Saturday, August 28, 2010

When All Else Fails . . .

Burn up the voting machines.

It really can’t get more obvious than this, can it? 52 days before Early Voting starts for this pivotal 2010 midterm election, Harris County, one of the most populous counties in the state of Texas, representing 15% of those who vote in elections, lost each and every one of their Hart InterCivic eSlate voting machines in a warehouse fire on Friday.

The fire was first reported in the wee small hours of the morning.

But Houston’s arson investigators still don’t have a clue as to how the fire was started.

Hart InterCivic doesn’t have a clue either. They just don’t know how many new and used eSlate machines they have in their current inventory. Gosh darn it all, no one keeps a count, it seems.

Now there has been a lot made of the fact that Harris County, which encompasses most of the City of Houston is a Bill White stronghold, and that a voter suppression effort on the part of Republicans, you know, like burning up all the voting machines, would most probably help Rick Perry retain the Governor’s office. But I’m not so sure that this was the intent here. There is so much more at stake in 2010.

With Democrats holding 73 House District seats, Democrats are just 3 seats away from taking control of the State House in 2011. Need I remind you of the fact that 2011 will be the year that Texas redraws its congressional boundaries? Need I also remind you of the fact that Texas stands to gain 3 additional Congressional seats as a result of population growth recorded by the 2010 census?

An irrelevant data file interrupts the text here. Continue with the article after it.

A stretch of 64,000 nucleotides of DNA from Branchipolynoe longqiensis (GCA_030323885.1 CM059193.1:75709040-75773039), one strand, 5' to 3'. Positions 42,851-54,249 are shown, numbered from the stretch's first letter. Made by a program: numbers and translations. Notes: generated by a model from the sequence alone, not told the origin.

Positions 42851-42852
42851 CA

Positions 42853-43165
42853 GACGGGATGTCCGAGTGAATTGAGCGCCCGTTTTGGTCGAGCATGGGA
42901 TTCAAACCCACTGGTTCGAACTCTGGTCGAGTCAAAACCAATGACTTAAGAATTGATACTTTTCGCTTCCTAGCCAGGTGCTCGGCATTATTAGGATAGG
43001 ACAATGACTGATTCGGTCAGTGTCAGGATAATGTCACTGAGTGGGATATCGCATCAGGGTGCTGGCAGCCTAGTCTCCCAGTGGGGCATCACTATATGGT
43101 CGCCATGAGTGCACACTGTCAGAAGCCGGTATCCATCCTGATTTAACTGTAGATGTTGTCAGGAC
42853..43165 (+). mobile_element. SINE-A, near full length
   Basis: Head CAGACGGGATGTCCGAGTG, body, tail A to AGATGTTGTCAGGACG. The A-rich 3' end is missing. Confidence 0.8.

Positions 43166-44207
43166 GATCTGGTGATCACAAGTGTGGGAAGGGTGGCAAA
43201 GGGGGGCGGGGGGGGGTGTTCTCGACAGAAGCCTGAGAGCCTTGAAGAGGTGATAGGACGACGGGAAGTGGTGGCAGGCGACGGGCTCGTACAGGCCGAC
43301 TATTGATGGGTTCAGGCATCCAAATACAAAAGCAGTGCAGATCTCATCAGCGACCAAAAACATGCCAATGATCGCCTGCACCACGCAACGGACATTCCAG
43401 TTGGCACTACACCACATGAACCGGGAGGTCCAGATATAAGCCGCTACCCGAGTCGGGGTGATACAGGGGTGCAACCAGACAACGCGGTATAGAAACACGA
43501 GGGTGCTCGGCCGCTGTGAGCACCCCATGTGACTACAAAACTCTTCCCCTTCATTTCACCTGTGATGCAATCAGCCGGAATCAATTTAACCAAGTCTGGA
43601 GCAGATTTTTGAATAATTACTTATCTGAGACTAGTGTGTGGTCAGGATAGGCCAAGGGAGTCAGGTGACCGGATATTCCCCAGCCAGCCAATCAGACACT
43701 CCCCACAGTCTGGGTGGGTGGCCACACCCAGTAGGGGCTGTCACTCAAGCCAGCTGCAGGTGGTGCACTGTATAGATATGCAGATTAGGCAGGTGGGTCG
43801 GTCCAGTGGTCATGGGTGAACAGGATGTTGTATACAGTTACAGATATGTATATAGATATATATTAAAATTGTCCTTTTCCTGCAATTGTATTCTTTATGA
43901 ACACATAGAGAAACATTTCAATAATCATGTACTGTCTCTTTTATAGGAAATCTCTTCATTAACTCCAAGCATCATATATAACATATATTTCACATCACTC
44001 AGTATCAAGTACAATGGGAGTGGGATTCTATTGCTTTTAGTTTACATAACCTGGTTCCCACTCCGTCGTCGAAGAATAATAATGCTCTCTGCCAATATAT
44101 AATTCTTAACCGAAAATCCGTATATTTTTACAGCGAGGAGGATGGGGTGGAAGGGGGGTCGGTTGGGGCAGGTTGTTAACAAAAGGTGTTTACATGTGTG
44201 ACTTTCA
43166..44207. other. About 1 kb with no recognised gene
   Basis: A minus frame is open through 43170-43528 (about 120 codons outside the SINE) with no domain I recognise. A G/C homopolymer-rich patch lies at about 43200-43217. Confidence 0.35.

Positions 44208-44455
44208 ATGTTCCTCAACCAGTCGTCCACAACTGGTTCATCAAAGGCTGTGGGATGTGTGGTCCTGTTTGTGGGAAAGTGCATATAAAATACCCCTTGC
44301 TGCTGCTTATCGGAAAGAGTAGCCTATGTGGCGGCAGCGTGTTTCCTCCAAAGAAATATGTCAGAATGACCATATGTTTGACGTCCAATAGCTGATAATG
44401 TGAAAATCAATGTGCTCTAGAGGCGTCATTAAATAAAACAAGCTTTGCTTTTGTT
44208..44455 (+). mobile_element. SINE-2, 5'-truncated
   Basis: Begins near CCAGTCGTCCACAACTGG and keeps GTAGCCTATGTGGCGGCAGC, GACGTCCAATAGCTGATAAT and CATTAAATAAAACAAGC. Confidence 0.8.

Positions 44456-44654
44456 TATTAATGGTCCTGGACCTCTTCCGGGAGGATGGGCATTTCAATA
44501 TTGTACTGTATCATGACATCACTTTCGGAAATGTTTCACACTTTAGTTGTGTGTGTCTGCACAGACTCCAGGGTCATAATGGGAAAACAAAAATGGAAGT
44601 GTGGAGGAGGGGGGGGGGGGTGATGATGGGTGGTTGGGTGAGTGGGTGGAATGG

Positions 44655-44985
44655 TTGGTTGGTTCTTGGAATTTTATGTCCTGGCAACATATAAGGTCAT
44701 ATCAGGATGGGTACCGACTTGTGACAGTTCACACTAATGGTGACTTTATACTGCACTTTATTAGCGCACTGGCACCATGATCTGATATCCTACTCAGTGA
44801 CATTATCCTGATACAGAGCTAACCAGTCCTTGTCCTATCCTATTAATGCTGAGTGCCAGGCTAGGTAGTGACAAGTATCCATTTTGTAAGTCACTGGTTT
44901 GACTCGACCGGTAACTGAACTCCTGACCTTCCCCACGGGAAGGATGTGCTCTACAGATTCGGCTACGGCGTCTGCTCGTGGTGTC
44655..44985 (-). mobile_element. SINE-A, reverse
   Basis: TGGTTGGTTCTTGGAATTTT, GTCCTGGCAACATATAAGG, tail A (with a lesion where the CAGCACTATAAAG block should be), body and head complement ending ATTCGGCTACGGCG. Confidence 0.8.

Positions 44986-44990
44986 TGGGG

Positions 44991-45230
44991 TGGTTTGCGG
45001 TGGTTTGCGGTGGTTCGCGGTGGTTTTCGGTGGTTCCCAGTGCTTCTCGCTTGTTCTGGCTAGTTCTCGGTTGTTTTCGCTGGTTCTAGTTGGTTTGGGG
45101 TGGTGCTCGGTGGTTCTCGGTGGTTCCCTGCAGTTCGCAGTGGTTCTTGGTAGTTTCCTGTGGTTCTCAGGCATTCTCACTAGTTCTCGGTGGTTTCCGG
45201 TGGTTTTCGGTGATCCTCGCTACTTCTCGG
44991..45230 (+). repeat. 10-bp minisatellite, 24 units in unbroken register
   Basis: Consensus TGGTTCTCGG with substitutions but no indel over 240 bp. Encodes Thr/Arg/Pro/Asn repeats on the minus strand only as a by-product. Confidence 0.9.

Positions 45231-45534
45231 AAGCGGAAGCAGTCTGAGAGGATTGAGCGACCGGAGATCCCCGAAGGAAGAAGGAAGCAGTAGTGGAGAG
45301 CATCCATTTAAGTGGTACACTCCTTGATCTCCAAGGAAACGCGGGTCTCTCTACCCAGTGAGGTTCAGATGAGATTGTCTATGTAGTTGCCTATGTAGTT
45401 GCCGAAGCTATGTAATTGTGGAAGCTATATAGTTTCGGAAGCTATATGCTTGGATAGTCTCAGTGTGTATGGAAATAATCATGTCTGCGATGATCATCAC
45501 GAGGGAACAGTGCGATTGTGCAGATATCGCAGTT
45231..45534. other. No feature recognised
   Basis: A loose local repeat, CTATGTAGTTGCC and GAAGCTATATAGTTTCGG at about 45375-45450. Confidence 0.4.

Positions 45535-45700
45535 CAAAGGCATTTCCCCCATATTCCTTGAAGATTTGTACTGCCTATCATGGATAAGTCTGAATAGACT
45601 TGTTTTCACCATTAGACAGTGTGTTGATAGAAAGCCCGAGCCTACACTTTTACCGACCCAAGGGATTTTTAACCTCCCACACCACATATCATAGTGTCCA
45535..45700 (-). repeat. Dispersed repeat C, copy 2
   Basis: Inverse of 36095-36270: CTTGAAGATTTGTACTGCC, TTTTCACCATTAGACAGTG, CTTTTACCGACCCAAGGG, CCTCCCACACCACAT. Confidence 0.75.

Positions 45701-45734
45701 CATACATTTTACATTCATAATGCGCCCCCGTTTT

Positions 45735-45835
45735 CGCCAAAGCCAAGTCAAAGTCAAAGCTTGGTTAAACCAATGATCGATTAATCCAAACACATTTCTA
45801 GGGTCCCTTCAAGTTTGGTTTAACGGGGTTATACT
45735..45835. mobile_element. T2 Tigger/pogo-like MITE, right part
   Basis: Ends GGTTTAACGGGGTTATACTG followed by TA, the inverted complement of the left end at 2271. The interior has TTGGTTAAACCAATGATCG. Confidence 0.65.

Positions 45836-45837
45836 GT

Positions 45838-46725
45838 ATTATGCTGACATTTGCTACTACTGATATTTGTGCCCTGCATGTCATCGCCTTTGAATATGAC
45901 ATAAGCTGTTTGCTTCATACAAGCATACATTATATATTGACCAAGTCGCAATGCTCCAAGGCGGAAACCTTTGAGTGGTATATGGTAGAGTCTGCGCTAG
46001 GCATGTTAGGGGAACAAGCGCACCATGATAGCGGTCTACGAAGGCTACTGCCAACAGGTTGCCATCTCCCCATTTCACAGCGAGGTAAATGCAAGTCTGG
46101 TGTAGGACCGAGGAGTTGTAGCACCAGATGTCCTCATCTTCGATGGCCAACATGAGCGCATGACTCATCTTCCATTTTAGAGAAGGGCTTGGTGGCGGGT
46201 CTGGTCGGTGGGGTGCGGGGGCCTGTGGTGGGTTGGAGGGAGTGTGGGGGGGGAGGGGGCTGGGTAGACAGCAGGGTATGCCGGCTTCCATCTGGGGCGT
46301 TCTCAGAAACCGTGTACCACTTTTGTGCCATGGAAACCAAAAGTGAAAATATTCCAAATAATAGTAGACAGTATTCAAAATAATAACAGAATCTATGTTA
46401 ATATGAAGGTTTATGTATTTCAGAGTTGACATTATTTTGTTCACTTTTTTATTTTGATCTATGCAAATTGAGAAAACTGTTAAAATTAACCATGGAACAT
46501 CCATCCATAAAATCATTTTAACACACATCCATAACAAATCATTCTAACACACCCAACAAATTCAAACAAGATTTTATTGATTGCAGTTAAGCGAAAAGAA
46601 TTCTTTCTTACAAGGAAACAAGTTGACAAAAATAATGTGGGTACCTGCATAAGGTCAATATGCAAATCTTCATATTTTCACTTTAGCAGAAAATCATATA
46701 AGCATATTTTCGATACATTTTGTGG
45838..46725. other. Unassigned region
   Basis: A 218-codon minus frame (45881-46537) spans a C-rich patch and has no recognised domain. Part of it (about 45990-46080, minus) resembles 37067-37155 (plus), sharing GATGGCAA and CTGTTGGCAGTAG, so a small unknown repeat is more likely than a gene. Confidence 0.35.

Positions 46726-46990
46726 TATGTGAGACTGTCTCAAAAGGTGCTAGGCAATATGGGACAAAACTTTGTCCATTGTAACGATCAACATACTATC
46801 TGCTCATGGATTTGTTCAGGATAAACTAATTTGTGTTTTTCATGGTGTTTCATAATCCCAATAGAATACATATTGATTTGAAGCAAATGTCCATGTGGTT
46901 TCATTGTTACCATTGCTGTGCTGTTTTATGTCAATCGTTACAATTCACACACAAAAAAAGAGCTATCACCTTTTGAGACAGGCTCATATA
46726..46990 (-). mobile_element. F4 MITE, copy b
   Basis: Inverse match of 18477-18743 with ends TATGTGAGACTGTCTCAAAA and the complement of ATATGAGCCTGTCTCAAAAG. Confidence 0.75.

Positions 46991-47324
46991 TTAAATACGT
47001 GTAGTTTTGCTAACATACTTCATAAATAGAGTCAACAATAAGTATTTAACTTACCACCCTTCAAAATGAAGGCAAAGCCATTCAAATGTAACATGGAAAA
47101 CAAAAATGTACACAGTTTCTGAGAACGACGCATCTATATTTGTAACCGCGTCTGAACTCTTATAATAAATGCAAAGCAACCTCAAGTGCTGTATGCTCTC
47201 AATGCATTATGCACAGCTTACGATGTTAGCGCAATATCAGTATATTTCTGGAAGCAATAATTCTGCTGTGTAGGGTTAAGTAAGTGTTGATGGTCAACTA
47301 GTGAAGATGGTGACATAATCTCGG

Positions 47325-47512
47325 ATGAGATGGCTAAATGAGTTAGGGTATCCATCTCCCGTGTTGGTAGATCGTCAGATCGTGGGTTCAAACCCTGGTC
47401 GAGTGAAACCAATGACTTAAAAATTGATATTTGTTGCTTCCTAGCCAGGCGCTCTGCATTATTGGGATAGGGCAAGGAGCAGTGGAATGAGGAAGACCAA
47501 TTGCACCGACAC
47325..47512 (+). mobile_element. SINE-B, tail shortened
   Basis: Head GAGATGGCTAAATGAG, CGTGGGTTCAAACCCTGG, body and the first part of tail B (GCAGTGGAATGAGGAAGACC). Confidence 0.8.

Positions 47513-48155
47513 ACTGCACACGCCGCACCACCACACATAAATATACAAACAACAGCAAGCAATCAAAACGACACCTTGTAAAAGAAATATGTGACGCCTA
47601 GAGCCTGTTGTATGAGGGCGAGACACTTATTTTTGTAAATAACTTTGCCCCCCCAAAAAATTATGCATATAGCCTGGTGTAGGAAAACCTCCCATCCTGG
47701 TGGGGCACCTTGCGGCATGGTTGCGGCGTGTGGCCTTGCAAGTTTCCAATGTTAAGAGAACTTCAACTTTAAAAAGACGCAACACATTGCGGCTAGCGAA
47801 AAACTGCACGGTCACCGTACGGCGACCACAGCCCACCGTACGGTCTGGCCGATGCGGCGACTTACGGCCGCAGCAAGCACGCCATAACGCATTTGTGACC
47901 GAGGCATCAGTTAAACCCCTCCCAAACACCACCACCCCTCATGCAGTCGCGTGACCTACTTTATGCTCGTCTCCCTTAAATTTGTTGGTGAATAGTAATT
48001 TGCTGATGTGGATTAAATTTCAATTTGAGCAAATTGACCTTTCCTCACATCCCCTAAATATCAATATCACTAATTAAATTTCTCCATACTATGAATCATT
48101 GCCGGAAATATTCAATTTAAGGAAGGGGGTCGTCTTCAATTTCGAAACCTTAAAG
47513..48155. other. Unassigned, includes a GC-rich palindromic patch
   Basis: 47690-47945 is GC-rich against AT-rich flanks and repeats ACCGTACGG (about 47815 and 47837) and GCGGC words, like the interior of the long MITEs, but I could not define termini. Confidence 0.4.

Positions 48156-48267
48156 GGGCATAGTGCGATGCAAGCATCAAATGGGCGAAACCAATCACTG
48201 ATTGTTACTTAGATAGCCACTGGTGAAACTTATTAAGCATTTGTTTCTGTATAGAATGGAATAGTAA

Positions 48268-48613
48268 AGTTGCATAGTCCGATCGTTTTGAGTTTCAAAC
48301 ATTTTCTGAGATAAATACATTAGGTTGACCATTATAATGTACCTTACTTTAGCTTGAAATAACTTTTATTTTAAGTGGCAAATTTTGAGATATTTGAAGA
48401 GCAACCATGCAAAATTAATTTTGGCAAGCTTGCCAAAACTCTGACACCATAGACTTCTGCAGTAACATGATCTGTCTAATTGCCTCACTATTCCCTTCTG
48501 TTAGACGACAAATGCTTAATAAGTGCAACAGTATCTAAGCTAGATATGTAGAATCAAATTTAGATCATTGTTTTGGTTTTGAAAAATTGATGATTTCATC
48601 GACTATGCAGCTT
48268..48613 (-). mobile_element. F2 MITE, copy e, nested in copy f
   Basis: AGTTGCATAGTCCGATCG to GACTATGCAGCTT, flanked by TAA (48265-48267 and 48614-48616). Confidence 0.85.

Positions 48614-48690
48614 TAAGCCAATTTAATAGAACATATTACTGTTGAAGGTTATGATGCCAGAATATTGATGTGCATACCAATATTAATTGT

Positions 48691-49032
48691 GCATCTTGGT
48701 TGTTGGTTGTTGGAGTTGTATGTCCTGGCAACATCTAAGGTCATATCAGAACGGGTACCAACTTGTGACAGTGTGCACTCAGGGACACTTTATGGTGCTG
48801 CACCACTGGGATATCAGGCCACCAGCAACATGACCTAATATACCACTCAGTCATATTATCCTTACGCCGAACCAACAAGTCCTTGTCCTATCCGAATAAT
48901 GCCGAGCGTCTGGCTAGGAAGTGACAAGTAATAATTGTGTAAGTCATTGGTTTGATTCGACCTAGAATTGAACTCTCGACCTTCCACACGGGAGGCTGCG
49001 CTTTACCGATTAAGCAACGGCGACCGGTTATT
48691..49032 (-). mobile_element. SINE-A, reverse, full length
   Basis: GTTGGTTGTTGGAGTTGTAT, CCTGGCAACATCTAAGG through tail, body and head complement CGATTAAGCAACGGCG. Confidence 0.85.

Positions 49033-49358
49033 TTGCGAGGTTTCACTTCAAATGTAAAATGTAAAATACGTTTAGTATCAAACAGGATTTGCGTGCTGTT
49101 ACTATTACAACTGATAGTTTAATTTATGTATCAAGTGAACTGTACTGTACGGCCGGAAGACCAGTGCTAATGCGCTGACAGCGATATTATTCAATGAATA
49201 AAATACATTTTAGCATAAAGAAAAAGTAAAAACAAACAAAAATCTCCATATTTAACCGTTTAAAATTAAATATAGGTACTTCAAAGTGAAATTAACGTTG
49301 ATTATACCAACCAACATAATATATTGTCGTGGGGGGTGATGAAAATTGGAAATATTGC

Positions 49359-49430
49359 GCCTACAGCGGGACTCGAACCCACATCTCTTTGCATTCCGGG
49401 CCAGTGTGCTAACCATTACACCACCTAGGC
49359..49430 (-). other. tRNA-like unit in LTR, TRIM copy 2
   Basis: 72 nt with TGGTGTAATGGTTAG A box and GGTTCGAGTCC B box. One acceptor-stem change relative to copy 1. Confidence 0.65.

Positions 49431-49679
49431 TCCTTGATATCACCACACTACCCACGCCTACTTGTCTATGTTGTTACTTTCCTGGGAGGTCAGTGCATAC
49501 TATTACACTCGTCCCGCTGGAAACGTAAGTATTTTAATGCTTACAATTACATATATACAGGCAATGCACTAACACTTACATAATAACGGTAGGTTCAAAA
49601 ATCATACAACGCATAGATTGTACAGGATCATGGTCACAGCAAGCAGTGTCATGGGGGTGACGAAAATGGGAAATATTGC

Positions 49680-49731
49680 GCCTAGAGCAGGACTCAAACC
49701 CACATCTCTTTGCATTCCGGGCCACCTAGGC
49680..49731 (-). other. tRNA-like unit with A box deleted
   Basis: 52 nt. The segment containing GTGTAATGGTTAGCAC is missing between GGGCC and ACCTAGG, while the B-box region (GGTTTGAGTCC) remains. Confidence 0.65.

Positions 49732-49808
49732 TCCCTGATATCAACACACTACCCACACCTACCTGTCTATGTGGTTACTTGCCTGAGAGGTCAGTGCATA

This is a huge, huge year. That we stand a good chance of replacing a rightwing reactionary Republican governor with someone who actually knows how to get things done is really beside the point.

Look at local state house races for instance. Dwayne Bohac of HD 138, entirely within Harris County is an ethics-challenged candidate who has lots of experience in voter suppression. If Dwayne Bohac can be turned out of office by Kendra Yarbrough Camarena we are a third of the way toward the goal of retaking the State House.

Likewise Kristi Thibault. Thibault took HD 133, also entirely within Harris County, away from Republican Jim Murphy in 2008 by a mere 497 votes and is set for a rematch with Murphy this fall. A loss there could offset a possible win by Camarena.

Want a formula on how to hijack an election, arguably in a local sense, an election that is actually more important than the one in 2008? First, go paperless. Have voting machines where there is no paper trail to record who actually won the election.

Then burn them all up.

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